SFL: And finally, but not least, the piece on NCR advocates powerful messages about 2014’s Bill C-14. I consider it to be an invaluable historiographic record for this political moment, providing a sophisticated synopsis of how legal language changes and cycles, and the consequences of those developments. Do you envision ways that it could be used to influence policy moving forward? 

LB: This section of the video was actually a bit of a difficult one for us. As the videos were funded through the Canada 150 grant, we felt a bit awkward about presenting a video that is so blatantly critical of federal law. However, after discussions with some of our stakeholders, we realized that it was absolutely necessary. The evidence simply doesn’t support Bill C-14, and every group who was part of the affected systems spoke out against the change. We hope that it can not only be a lesson for students about how policy is enacted (that sometimes it is developed based on emotional evidence rather than empirical evidence), but also to begin a conversation. With the current political push for “evidence-based” policy, we hope that the messages in this video will start a discussion about an area where evidence-based policy is needed.

 

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Demons of the Mind Project: Exploring Cinema and the Psy-Disciplines

AHP readers may want to key an eye on a new project: “Demons of the Mind.” The project is described as follows,

The 1960s was a period of intense struggles over knowledge about the human mind, with psychologists, psychiatrists, and psychoanalysts in deep conflict. It was also a period in which cinema became preoccupied with psychological ideas, becoming an increasingly significant way in which new theories were disseminated and debated within the public sphere. Popular horror, crime films and science fiction became preoccupied with the ‘demons of the mind’, as asylums displaced Gothic castles, diagnosis supplanted deduction, and inner and outer space entwined.

This interdisciplinary project offers the first in depth study of the interactions of the psy sciences and cinema in this defining period, as the influence of psychology and allied sciences expanded into everyday political and public life. You can explore some of these historical connections through our interactive timeline, and find out about events near you, including free film screenings and science festival events.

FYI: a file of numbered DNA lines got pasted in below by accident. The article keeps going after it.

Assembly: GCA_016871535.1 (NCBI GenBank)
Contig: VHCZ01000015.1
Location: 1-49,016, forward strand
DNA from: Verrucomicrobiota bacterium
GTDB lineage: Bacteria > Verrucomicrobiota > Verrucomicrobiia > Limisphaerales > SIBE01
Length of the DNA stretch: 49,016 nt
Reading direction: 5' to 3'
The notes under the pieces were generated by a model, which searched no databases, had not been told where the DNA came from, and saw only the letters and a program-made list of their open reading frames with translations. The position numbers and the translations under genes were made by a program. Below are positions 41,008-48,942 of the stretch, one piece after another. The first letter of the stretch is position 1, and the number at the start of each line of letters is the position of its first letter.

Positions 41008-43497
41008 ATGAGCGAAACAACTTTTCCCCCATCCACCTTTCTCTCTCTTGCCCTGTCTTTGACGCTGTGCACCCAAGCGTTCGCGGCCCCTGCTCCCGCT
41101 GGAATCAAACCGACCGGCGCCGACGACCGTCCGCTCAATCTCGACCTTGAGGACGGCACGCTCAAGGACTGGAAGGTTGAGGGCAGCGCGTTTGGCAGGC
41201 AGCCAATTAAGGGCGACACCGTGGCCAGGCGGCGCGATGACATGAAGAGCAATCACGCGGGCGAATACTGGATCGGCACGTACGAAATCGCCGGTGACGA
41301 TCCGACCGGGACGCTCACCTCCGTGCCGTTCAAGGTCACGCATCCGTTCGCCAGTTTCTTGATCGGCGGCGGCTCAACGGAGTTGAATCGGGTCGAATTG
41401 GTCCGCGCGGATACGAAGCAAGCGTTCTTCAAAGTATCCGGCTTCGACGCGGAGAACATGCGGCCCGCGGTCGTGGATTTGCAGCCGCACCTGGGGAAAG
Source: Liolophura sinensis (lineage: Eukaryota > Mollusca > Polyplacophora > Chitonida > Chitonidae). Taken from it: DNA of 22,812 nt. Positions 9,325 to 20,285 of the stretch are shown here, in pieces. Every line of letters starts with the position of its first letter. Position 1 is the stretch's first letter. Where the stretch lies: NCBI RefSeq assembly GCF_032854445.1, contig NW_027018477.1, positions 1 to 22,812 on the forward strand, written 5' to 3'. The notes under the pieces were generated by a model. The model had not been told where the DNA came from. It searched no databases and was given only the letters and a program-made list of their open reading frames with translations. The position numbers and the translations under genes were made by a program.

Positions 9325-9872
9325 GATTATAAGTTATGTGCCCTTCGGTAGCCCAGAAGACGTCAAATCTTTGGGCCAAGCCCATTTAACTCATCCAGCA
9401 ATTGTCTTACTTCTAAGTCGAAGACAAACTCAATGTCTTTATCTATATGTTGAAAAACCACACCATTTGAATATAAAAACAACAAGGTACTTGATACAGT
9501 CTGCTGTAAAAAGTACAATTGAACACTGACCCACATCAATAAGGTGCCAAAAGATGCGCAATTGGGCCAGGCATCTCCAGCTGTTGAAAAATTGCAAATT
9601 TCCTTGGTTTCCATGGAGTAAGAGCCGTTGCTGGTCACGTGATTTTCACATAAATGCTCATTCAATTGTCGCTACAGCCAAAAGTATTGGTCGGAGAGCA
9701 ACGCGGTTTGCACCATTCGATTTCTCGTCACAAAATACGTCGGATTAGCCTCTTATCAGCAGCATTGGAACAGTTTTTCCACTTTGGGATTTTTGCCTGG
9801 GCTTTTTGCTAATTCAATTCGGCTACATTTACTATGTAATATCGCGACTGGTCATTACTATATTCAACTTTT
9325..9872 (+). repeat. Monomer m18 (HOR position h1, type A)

Find out more about Demons of the Minds’s various projects here and explore an interactive timeline here.

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Human Sciences Working Group at the Consortium for History of Science, Technology and Medicine

The Consortium for History of Science, Technology and Medicine hosts a Working Group on the History of the Human Sciences which may be of interest to AHP readers. The group “meets monthly to discuss a colleague’s work in progress or to discuss readings that are of particular interest to participants.” Although “meetings are usually held at the Consortium offices in Philadelphia from 6:00 to 7:30 on third Wednesdays. Scholars located anywhere can also participate online.” To join the working group visit the working group site and click “Request group membership.”

The group meets next on Wednesday, October 25, 2017  from 6:00-7:30pm (EST) and will be discussing articles in the special issue of the journal History of the Human Sciences on “Psychology and its Publics.”

Full details, including a schedule of upcoming meetings, can be found here.

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Historical Timeline of Toronto’s Centre for Addiction and Mental Health (CAMH)

A timeline detailing the history of what is now the Centre for Addiction and Mental Health in Toronto, Canada is now available to explore online. First opened in 1850, the mental health centre has been known variously throughout its 167 year history as the Provincial Lunatic Asylum,  Toronto Lunatic Asylum, “999 Queen Street”, and the Queen Street Mental Health Centre. Explore the timeline in full here.